An analysis of 75 English language web articles on the G8 dementia summit


Experience has suggested that academic scientists can be as ‘guilty’ as the popular press in generating a ‘moral panic’ causing mass anxiety and hysteria. Take for example the media reporting of the new variant Creuztfeld-Jacob disease, a very rare yet important cause of dementia (Fitzpatrick, 1996).

How dementia is represented in the media is a good surrogate market of how the issue can be represented in certain segments of the culture of a society (Zeilig, 2014).

According to George, Whitehouse and Ballenger (2011), the concept of dementia, a term which they attribute to Celsus in the first century A.D. — has long carried “social implications for those so diagnosed and has been associated with reduced civilian and legal competence, as well as with entitlement to support and protection.

A range of emotionally charged metaphors about dementia pervades the popular imagination, and these are found in newspaper accounts, political speeches, and in both documentary and feature films. The ‘G8 dementia’ summit allowed many of these recurrent motifs to resurface unchallenged.

I’ve been intrigued how the G8 Dementia Summit was covered in the English-speaking media on the web. So I did a Google search for “G8 dementia”, on the UK Google site. It only came up with languages in English article, and I included the top 75 search results.

I excluded some search results. I excluded webpages consisting of only videos. Flickr photos or Pinterest boards. I decided to exclude articles less than 100 words long.


The aim of this piece of work was to complete a preliminary exploration of how the #G8dementia summit was reported on the internet in the English language.

The literature in this field is very small, and no study to my knowledge has ever been undertaken for the actual reporting of the G8 dementia summit which was unprecedented.


For the text analysis, done online using this tool, I excluded the author names, titles, location of authorship of the article (e.g. London). also excluded the endings, invariably, “Read more” “You may also like”, “You can read more about” and list of other ‘links’ to look at. I excluded duplicates. Finally, one article which was largely a compilation of tweets was excluded.


Unsurprisingly, the word “dementia”  featured 955 times, but encouragingly “people” featured 280 times. I found this quite gratifying as I have just published a book on the rôle of the person and the environment for living well with dementia – though the vast majority of articles did not have wellbeing as their main thrust.


I think the problem in English policy is revealed in the finding that “research” appears 334 times, and yet “wellbeing” is there fewer than eight times. The facts that “data” is used thirty times, with “collaboration” 28 times, hint at the overall drive towards data sharing for the development of cross-country trials and personalised medicine.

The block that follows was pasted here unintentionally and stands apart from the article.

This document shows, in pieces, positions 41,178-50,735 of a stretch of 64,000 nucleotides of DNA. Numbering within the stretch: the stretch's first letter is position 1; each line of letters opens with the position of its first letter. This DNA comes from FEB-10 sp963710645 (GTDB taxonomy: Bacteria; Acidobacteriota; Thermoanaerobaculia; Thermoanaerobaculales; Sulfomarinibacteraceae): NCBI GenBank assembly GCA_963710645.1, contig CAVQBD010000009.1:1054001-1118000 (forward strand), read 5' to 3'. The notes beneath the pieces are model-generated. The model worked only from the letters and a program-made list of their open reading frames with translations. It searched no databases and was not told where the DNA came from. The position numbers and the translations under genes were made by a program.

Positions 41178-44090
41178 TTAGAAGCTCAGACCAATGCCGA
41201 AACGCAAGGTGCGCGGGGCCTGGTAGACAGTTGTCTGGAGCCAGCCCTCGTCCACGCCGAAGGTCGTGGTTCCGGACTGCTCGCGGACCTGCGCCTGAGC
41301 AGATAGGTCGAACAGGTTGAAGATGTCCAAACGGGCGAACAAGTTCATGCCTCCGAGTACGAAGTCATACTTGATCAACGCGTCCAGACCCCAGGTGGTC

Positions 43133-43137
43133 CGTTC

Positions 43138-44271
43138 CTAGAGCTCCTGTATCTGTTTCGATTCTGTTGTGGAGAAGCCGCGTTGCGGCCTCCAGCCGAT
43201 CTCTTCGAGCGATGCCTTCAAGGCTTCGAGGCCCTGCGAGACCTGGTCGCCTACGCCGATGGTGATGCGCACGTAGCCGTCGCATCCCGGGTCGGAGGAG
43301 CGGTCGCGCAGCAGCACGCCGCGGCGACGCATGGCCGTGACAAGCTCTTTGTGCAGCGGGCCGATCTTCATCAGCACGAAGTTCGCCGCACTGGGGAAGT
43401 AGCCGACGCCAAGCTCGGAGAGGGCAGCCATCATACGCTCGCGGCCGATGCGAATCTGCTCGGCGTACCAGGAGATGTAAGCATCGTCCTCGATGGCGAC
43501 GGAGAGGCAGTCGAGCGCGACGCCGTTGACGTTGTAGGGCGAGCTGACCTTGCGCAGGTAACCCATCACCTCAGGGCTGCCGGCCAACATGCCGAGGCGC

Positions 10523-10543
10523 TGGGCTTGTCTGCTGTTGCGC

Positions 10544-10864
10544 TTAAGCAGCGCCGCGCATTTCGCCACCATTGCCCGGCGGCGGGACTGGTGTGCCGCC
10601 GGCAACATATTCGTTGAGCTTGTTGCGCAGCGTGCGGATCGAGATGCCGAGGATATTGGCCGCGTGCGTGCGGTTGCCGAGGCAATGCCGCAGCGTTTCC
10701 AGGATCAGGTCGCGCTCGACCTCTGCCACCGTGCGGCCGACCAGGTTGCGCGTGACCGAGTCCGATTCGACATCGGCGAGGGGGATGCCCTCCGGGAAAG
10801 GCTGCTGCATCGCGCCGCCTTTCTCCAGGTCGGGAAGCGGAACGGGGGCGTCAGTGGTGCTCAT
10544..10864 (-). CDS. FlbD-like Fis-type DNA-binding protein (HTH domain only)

There seems to be a greater need for “funding” somewhere, a word used 66 times. There’s clearly an “international” focus, a word used 103 times.

The word “carers” was only used thirty times – a bit of a knee in the groin for the caring community?

The term “social care” is used 14 times across the 75 articles, but this is dwarfed by the use of the term “innovation” used 37 times. “Innovation” is of course a key meme of Big Pharma, as demonstrated by this infographic by Eli Lilly, a prominent company in dementia neuropharmacology.


The ideological bias towards the medical model for dementia is reflected in the frequency of the word “disease” or “diseases”, totalling 203; “treatment” or “treatments”, totalling 91; and “cure” or “cures”, totalling 72.

There’s clearly a bias towards Alzheimer’s disease, in that “Alzheimer” was used 145 times, with the word “vascular” used only six times. Strikingly, no other forms of dementia were mentioned. There are probably about a hundred known forms of diagnoses comprising the dementias, including some very common ones such as “frontotemporal” or “diffuse Lewy Body”.

Various authors, including Kate Swaffer who lives with a dementia herself, have often remarked on this bias known in the literature as “Alzheimerisation” (Swaffer, 2012).

“Cameron” is mentioned 60 times, and “Hunt” is mentioned 24 times. “Hughes”, as in Jeremy Hughes, CEO of the Alzheimer’s Society, is only mentioned 5 times.

It’s also interesting to see which other conditions are mentioned alongside dementia in these 75 articles. Only three were, in fact: these are “cancer” (45 times), HIV (25 times) and AIDS (29 times); treating HIV and AIDS as distinct, which is of course is not necessary to do, and there may have been no intention on the part of the journalists to use these words specifically in their narratives.